Times of services:
"And take...the sword of the Spirit, which is the word of God" (Eph. 6:17)
In this issue:
Only the sinless person never needs to say “I’m sorry.” None of us are in that category (Rom. 3:23). Every one of us has wronged someone at one time or another. It is the arrogant and prideful person who refuses to admit his or her sinful treatment of others. We must confess our sins to God and those we sin against if we are to be forgiven (1 Jno. 1:9; Jas. 5:16).
“I’m sorry” goes a long way in helping to solve disagreements and conflicts in relationships. “Now I rejoice, not that you were made sorry, but that your sorrow led to repentance. For you were made sorry in a godly manner, that you might suffer loss from us in nothing. For godly sorrow produces repentance leading to salvation, not to be regretted; but the sorrow of the world produces death” (2 Cor. 7:9-10). Sorrow that comes from a heart that wants to do the will of God moves us to repent of our sins.
Saying “I’m sorry” says I recognize I have wronged another. It says I intend to repair the damage I’ve done. It says I will now act to restore the relationship to its former (proper) state.
Marriage is one of the relationships where the ability to say “I’m sorry” – and mean it – is crucial. It is hard to have a happy, healthy home without it. Consider some times when we should say “I’m sorry” in our marriages (Source: Growthtrac Marriage Minute, growthtrac.com/marriageminute/):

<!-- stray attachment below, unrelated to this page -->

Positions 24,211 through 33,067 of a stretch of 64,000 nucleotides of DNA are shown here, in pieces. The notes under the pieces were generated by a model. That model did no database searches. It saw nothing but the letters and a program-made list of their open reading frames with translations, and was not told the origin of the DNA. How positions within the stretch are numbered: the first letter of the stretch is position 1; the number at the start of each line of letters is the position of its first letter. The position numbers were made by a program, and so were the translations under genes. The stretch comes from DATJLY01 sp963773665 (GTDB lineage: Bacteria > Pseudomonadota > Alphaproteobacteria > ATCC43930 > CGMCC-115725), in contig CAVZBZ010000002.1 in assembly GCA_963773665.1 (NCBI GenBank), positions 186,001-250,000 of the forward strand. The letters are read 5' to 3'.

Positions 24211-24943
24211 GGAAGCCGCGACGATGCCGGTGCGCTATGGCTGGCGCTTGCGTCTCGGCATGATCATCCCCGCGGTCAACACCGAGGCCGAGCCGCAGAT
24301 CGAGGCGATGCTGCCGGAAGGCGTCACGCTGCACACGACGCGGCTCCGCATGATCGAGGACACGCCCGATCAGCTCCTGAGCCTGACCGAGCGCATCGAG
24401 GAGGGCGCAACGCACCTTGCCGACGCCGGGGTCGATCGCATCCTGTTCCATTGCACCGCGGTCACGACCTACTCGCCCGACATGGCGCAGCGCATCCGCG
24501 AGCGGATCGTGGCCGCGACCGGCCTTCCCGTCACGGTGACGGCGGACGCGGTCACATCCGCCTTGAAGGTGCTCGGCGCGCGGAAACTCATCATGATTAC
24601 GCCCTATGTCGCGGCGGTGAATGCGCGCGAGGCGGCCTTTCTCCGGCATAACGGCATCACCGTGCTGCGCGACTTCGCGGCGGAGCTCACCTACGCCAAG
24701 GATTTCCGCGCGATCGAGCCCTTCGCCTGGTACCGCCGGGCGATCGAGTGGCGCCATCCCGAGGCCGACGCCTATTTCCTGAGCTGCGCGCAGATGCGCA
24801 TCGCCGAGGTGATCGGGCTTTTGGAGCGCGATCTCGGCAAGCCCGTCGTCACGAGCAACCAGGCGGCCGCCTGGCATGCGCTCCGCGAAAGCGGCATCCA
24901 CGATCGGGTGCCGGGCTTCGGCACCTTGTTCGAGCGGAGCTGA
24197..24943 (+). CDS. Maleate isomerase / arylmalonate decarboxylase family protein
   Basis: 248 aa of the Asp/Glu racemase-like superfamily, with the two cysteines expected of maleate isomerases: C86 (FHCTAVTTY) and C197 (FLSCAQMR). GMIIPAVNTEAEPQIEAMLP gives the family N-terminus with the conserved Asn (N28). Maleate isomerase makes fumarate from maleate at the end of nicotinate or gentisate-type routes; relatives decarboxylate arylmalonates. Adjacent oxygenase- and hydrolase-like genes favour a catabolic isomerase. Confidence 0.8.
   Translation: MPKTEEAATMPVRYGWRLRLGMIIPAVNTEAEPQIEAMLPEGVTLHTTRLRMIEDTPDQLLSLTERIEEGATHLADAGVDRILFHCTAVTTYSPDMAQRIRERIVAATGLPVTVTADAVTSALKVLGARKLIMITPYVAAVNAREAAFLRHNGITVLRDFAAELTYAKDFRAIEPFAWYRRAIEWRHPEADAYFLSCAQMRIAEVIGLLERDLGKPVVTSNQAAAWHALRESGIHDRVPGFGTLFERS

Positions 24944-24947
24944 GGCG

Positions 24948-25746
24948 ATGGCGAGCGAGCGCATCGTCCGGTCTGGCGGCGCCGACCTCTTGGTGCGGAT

1) When you are wrong. Like the prodigal son who “came to himself” and returned to his father, we must say “I have sinned against heaven and before you” (Lk. 15:17-18). Confession is good for the soul – and for your marriage.
2) When you are rude. Love “does not behave rudely,” yet it seems marriage is an open invitation to rudeness to many (1 Cor. 13:5). “I’m sorry” in is order whenever kind speech has been replaced by callous disrespect.
3) When you are defensive. Defending truth and righteousness is not the same as defending yourself. Selfishness destroys marriages, and defensiveness is the automatic reflex of selfishness. On the other hand, love “does not seek its own” (1 Cor. 13:5). Do away with selfishness; humble yourself when you’ve hurt each other and say “I’m sorry.”
4) When you are impatient. Love “suffers long” (1 Cor. 13:4). Impatience causes frustration and friction; “I’m sorry” clears the air for a fresh start.
5) When you are hurtful. Love is “kind” (1 Cor. 13:4). It is to our shame that we hurt those we love the most. When you love someone and your words or deeds have needlessly hurt them, why wouldn’t you want to heal the hurt by saying (and meaning) “I’m sorry” as quickly as possible?
"...as also our beloved brother Paul, according to the wisdom given to him, has written to you, as also in all his epistles, speaking in them of these things, in which are some things hard to be understood, which they that are unlearned and unstable wrest, as they do also the other scriptures, unto their own destruction" (2 Pet. 3:16).
It does not shame us to admit that some passages of Scripture are "hard to be understood," difficult of perception. If Peter, an apostle of Christ, can admit so readily, we must also be willing to face the fact that some passages from the word of God are both profound and complex.